Federico Ferretti, University of Bologna
Stephen Legg, University of Nottingham
Session in Royal Geographical Society with IBG Conference, August 2022, Newcastle University.
The influence of Michel Foucault on geographical research is long-standing, widespread, and much critiqued. While his philosophy and practice have influenced geographical research into discourses, institutions, governmentalities, and the ethics of self-formation, this research tends to tell the same story of control. Foucault’s insistence that power was always accompanied by resistance has been much touted but also criticised for its nihilism and apoliticism. In his final years Foucault moved from the language of resistance to that of critique, and finally to the notion of parrhesia (Foucault 1982-83 , 1982-1983 , 1983-84 ), first elaborated most famously by Cynic philosophers of Ancient Greece. Translated as “frank speech”, “speaking truthfully” or the “courage of truth”, parrhesia more broadly represents a political, ethical and philosophical commitment to living a true life and transforming others and the world. This “final Foucault” is attracting increasing discussion in the light of new (re)translations of lectures which “…indisputably constitutes his final major contribution to philosophy.” (Gros 2019, xiii)
Notions of parrhesia can potentially be extended beyond Foucault’s lessons to become operational concepts in the fields of both critical theory and empirical studies on the histories and philosophies of science. Being especially fit to be applied to individuals’ behaviours, the notion of parrhesia can nourish studies on political dissidences and resistances by nonconformist individuals that are increasingly valued after the “(auto)biographical turn” in the history of geography.
In this panel we build on the existing work of geographers on the late Foucault (Elden 2016), critique (Cadman 2010), and parrhesia itself (Brigstocke 2013, Legg 2018, 2019, Brigstocke 2020, Ferretti 2021, 2022 in press). We welcome geographical interpretations and interrogations of this work, theoretical and/or empirical, which may include:
- Which spaces of politics does an analysis of parrhesia open up?
- What potential does parrhesia have for contributing to debates on spaces of race, gender, or sexuality given Foucault’s near total attention in his last lectures on white(?) heterosexual(?) men?
- Can parrhesia be situated in and explain broader governmentalities?
- Given Foucault’s focus on philosophical not political parrhesia, what politics is there in his study of the agonistic relationships between self and others? Does the philosophical/political parrhesia distinction hold?
- How does the term work with or against notions of critique, counter-contact, resistance or problematisation?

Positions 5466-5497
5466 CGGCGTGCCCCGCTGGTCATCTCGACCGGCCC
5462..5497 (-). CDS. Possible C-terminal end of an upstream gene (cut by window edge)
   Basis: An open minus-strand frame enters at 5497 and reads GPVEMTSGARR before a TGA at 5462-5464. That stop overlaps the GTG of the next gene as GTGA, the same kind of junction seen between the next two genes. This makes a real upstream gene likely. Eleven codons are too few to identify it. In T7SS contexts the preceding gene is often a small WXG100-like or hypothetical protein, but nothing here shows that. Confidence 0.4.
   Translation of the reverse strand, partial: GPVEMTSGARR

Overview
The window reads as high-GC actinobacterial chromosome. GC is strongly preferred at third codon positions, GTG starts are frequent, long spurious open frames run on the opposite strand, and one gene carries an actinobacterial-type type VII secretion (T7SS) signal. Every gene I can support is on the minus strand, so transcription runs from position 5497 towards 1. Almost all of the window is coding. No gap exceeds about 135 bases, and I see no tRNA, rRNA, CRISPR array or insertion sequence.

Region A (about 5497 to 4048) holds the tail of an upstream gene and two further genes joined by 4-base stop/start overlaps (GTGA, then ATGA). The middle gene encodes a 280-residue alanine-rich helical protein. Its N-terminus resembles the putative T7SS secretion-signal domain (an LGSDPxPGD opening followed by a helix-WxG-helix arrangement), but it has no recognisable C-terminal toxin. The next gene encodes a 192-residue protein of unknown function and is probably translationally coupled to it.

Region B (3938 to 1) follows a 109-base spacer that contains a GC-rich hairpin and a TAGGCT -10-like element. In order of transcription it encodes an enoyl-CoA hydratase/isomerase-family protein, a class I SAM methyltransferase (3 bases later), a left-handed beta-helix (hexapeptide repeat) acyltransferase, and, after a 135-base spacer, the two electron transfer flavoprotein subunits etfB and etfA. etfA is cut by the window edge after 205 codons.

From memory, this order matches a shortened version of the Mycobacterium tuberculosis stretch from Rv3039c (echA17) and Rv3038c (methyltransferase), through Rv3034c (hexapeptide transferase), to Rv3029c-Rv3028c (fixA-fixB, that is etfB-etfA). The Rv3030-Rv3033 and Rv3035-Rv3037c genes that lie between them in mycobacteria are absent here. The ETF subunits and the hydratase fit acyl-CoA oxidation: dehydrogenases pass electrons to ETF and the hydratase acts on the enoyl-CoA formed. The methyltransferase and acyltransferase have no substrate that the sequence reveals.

- Can parrhesia become an operational lens to read political dissidence, insubordination and resistance?
- How can parrhesia help us re-approach histories of the discipline?
- How to deal with biography and autobiography in geography through notions of parrhesia?
- Questions of parrhesia and the archive.
- Beyond philosophy or politics what other forms of parrhesia might we study?
Brigstocke, Julian. 2013. “Artistic Parrhesia and the Genealogy of Ethics in Foucault and Benjamin.” Theory, Culture & Society 30 (1):57-78. doi: 10.1177/0263276412450467.
Brigstocke, Julian. 2020. “Resisting with authority? Anarchist laughter and the violence of truth.” Social & Cultural Geography:1-19.
Cadman, L. 2010. “How (not) to be governed: Foucault, critique, and the political.” Environment and Planning D: Society and Space 28 (3):539-556.
Elden, Stuart. 2016. Foucault’s Last Decade. Cambridge: Polity Press.
Ferretti, Federico. 2021. “Parrhesia and female leadership: radical women in Brazilian geography against dictatorship and academic conservatism.” Gender, Place & Culture:1-33.
Ferretti, Federico. 2022 in press. “Indignation, civic virtue and the right of resistance: critical geography and anti-fascism in Italy (1960s-1970s).” Annals of the American Association of Geographers.
Foucault, Michel. 1982-83 . The Government of Self and Others: Lectures at the Collège de France 1982-1983. Basingstoke: Palgrave.
Foucault, Michel. 1982-1983 . “Discourse and Truth” and “Parresia”. Translated by Nancy Luxon. Edited by Daniele Lorenzini and Henri-Paul Fruchaud. Chicago: University of Chicago Press.
Foucault, Michel. 1983-84 . The Courage of Truth (the Government of Self and Others II): Lectures at the Collège de France 1983-1984. Basingstoke: Palgrave.
Gros, Frédéric. 2019. “Introduction.” In “Discourse and Truth” and “Parresia”, edited by Daniele Lorenzini and Henri-Paul Fruchaud, xiii-xx. Chicago: University of Chicago Press.
Legg, Stephen. 2018. “Colonial and Nationalist Truth Regimes: Empire, Europe and the Latter Foucault.” In South Asian Governmentalities: Michel Foucault and the Question of Postcolonial Orderings, edited by Stephen Legg and Deana Heath, 106-133. New Delhi: Cambridge University Press.
Legg, Stephen. 2019. “Subjects of truth: Resisting governmentality in Foucault’s 1980s.” Environment and Planning D: Society and Space 37 (1):27-45.